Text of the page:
Escapes

Syntax of the builtin regular expression library

Escapes (AREs only), which begin with a $\backslash$ followed by an alphanumeric character, come in several varieties: character entry, class shorthands, constraint escapes, and back references. A $\backslash$ followed by an alphanumeric character but not constituting a valid escape is illegal in AREs. In EREs, there are no escapes: outside a bracket expression, a $\backslash$ followed by an alphanumeric character merely stands for that character as an ordinary character, and inside a bracket expression, $\backslash$ is an ordinary character. (The latter is the one actual incompatibility between EREs and AREs.)

Character-entry escapes (AREs only) exist to make it easier to specify non-printing and otherwise inconvenient characters in REs:

$\backslash$a alert (bell) character, as in C
$\backslash$b backspace, as in C
$\backslash$B synonym for $\backslash$ to help reduce backslash doubling in some applications where there are multiple levels of backslash processing
$\backslash$cX (where X is any character) the character whose low-order 5 bits are the same as those of X, and whose other bits are all zero
$\backslash$e the character whose collating-sequence name is `ESC', or failing that, the character with octal value 033
$\backslash$f formfeed, as in C
$\backslash$n newline, as in C
$\backslash$r carriage return, as in C
$\backslash$t horizontal tab, as in C
$\backslash$uwxyz (where wxyz is exactly four hexadecimal digits) the Unicode character U+wxyz in the local byte ordering
$\backslash$Ustuvwxyz (where stuvwxyz is exactly eight hexadecimal digits) reserved for a somewhat-hypothetical Unicode extension to 32 bits
$\backslash$v vertical tab, as in C are all available.
$\backslash$xhhh (where hhh is any sequence of hexadecimal digits) the character whose hexadecimal value is 0xhhh (a single character no matter how many hexadecimal digits are used).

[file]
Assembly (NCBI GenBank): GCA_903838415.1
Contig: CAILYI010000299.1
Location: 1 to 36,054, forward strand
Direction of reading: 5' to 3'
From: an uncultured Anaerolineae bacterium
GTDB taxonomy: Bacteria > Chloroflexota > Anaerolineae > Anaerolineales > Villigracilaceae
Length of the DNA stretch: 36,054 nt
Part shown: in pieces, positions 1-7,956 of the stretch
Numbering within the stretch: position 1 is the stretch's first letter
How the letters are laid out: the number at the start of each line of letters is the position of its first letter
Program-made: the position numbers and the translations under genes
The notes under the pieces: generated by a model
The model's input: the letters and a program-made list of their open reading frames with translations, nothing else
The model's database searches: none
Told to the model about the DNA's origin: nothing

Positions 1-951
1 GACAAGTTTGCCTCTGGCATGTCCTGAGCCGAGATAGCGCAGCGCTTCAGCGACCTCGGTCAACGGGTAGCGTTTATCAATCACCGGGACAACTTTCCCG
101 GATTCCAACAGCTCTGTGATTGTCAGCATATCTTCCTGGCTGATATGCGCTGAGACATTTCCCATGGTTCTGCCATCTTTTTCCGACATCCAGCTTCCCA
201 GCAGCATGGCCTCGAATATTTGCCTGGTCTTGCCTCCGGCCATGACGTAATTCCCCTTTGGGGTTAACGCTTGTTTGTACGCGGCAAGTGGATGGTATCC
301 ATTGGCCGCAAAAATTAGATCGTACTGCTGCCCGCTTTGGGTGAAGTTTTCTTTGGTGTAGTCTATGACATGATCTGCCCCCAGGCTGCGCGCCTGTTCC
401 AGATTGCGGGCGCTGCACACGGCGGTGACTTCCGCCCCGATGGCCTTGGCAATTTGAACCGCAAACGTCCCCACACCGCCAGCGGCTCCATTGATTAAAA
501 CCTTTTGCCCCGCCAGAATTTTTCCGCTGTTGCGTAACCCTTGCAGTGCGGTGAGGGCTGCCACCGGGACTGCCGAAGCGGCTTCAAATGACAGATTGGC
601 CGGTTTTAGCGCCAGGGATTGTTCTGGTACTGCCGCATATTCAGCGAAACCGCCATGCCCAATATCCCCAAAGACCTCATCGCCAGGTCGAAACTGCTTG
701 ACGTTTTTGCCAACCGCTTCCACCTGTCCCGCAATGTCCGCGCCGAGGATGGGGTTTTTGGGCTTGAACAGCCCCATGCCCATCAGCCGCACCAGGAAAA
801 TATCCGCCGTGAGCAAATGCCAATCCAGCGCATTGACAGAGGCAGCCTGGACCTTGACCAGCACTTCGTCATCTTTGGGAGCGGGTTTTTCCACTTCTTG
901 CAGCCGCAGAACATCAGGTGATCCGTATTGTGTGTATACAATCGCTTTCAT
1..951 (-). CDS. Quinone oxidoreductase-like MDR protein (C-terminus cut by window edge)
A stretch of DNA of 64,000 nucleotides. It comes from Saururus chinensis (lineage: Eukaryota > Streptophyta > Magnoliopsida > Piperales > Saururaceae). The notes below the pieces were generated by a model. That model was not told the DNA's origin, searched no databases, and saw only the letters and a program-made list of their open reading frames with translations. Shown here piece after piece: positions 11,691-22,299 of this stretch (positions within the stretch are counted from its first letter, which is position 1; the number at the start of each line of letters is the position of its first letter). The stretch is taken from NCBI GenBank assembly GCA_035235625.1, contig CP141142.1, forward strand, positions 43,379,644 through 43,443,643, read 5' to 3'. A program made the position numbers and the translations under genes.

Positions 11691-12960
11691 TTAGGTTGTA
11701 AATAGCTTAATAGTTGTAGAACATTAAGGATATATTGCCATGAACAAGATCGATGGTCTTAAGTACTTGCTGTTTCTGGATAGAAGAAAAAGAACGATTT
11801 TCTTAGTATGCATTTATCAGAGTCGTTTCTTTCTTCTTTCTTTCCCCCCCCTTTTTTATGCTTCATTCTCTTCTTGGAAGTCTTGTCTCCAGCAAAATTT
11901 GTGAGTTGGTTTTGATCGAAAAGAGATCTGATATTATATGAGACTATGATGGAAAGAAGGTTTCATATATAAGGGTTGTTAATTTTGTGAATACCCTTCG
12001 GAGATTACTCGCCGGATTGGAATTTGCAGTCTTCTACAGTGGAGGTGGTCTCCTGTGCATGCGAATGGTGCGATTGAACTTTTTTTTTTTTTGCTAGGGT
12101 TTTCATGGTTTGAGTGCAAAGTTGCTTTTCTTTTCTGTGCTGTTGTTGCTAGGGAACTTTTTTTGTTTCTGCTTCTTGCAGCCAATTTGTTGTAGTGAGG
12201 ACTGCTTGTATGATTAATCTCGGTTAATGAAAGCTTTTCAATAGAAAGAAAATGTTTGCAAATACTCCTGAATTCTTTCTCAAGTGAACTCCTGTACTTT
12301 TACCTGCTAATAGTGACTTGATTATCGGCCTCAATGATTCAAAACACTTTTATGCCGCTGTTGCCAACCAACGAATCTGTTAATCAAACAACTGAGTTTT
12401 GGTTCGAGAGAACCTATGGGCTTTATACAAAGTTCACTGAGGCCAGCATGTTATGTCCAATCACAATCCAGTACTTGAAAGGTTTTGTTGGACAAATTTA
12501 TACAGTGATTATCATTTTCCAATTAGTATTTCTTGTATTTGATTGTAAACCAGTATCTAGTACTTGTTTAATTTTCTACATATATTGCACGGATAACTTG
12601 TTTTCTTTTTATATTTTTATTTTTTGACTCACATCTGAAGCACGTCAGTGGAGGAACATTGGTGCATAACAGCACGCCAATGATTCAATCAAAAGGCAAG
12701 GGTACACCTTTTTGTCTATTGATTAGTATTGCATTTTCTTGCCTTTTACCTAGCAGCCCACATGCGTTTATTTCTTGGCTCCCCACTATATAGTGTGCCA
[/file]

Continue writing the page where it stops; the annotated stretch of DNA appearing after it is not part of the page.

$\backslash$0 the character whose value is 0
$\backslash$xy (where xy is exactly two octal digits, and is not a back reference (see below)) the character whose octal value is 0xy
$\backslash$xyz (where xyz is exactly three octal digits, and is not a back reference (see below)) the character whose octal value is 0xyz

Hexadecimal digits are `0'-`9', `a'-`f', and `A'-`F'. Octal digits are `0'-`7'.

The character-entry escapes are always taken as ordinary characters. For example, $\backslash$135 is ] in ASCII, but $\backslash$135 does not terminate a bracket expression. Beware, however, that some applications (e.g., C compilers) interpret such sequences themselves before the regular-expression package gets to see them, which may require doubling (quadrupling, etc.) the `$\backslash$'.

Class-shorthand escapes (AREs only) provide shorthands for certain commonly-used character classes:

$\backslash$d $[[:digit:]]$
$\backslash$s $[[:space:]]$
$\backslash$w $[[:alnum:]\_]$ (note underscore)
$\backslash$D
$\backslash$S $[^[:space:]]$
$\backslash$W $[^[:alnum:]\_]$ (note underscore)

Within bracket expressions, `$\backslash$d', `$\backslash$s', and `$\backslash$w' lose their outer brackets, and `$\backslash$D', `$\backslash$S', and `$\backslash$W' are illegal. (So, for example, $[$a-c$\backslash$d$]$ is equivalent to $[a-c[:digit:]]$. Also, $[$a-c$\backslash$D$]$, which is equivalent to $[a-c^[:digit:]]$, is illegal.)

A constraint escape (AREs only) is a constraint, matching the empty string if specific conditions are met, written as an escape:

$\backslash$A matches only at the beginning of the string (see Matching, below, for how this differs from `^')
$\backslash$m matches only at the beginning of a word
$\backslash$M matches only at the end of a word
$\backslash$y matches only at the beginning or end of a word
$\backslash$Y matches only at a point that is not the beginning or end of a word
$\backslash$Z matches only at the end of the string (see Matching, below, for how this differs from `$')
$\backslash$m (where m is a nonzero digit) a back reference, see below
$\backslash$mnn (where m is a nonzero digit, and nn is some more digits, and the decimal value mnn is not greater than the number of closing capturing parentheses seen so far) a back reference, see below

A word is defined as in the specification of < and > above. Constraint escapes are illegal within bracket expressions.

A back reference (AREs only) matches the same string matched by the parenthesized subexpression specified by the number, so that (e.g.) ($[bc]$)$\backslash$1 matches bb or cc but not `bc'. The subexpression must entirely precede the back reference in the RE. Subexpressions are numbered in the order of their leading parentheses. Non-capturing parentheses do not define subexpressions.

There is an inherent historical ambiguity between octal character-entry escapes and back references, which is resolved by heuristics, as hinted at above. A leading zero always indicates an octal escape. A single non-zero digit, not followed by another digit, is always taken as a back reference. A multi-digit sequence not starting with a zero is taken as a back reference if it comes after a suitable subexpression (i.e. the number is in the legal range for a back reference), and otherwise is taken as octal.

ymasuda 平成17年11月19日